How we change what others think, feel, believe and do
Connect a cue that you can remember to the item that you want to remember.
Take something you want to remember (the item) and find something you can remember (the cue) when you want to remember the original item.
Create a strong sensory link between the cue and the item, such that when you think about the cue you automatically think of the item. Visual links are the easiest, and these can be supplemented with sound, smell and so on (use those senses to which you respond most).
Associations can include:
Strengthen the memory by using some of the following principles:
Physical items are easiest to remember as all you need to do is create an image of them. To remember actions, you will typically need to create a dynamic image of a person doing the thing to remember. Concepts, such as 'power', may need a more imaginative evocative image.
For things that are currently using similar items to which you are associating the memory, make these different with different defining features or background contexts.
You can also remember words as a visual image, for example having them as a neon sign, flashing on and off.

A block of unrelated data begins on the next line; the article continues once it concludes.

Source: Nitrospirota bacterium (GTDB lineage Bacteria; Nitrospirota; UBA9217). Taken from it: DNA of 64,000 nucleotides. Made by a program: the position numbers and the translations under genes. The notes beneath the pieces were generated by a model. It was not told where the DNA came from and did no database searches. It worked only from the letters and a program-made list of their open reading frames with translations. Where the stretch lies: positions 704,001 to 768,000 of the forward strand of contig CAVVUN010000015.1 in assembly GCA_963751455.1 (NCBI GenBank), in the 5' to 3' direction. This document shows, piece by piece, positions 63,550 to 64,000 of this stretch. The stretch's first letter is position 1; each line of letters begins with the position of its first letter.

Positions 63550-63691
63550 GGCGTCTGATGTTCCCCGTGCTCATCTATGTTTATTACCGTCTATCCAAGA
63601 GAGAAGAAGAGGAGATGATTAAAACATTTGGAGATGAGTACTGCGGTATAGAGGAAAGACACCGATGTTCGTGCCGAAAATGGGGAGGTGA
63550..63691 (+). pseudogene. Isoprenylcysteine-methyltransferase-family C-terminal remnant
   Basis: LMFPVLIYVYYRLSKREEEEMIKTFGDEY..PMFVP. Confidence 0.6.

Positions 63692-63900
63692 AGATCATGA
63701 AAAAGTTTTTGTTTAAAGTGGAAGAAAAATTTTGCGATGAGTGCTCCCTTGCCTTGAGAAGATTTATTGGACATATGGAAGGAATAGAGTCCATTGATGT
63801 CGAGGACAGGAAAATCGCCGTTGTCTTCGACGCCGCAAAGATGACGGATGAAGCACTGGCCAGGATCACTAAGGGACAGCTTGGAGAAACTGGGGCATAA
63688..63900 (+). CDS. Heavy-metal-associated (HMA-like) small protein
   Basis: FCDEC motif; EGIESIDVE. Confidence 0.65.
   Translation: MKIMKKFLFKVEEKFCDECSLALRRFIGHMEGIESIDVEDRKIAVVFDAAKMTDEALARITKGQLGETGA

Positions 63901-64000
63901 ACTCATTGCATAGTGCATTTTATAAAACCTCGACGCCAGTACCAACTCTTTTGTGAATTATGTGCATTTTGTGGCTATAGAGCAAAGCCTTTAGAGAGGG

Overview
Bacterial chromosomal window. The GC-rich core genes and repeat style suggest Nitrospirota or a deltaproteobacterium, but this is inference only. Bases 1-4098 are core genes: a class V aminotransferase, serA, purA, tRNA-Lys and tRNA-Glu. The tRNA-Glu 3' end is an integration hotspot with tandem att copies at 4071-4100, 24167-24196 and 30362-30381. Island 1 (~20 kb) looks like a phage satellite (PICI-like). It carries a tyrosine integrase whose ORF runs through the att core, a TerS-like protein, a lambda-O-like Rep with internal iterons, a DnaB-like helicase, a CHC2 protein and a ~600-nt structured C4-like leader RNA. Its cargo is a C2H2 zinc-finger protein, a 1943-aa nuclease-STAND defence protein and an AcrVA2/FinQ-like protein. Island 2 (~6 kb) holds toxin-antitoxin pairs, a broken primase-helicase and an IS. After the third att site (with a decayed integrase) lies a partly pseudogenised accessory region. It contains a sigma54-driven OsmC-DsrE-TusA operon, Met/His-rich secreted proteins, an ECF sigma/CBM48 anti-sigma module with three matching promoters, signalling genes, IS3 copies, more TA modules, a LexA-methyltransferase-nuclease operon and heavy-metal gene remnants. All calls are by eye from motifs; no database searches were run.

When I go to the kitchen I must remember to make my wife a cup of coffee. I imagine a small doll that looks like my wife dancing on top of the coffee-maker waving a red flag and singing to get my attention.
The brain is highly associative in the way it works, linking thoughts together in a huge network. The memory method of linking plays to this patterning.
Associating is the core principle of many other memory methods and used aspects of conditioning to link stimulus to response.
Note that different associations work differently for different people. It may thus be helpful to experiment and find the methods that suit you best. For example some people prefer visual images, whilst others prefer sounds or physicality.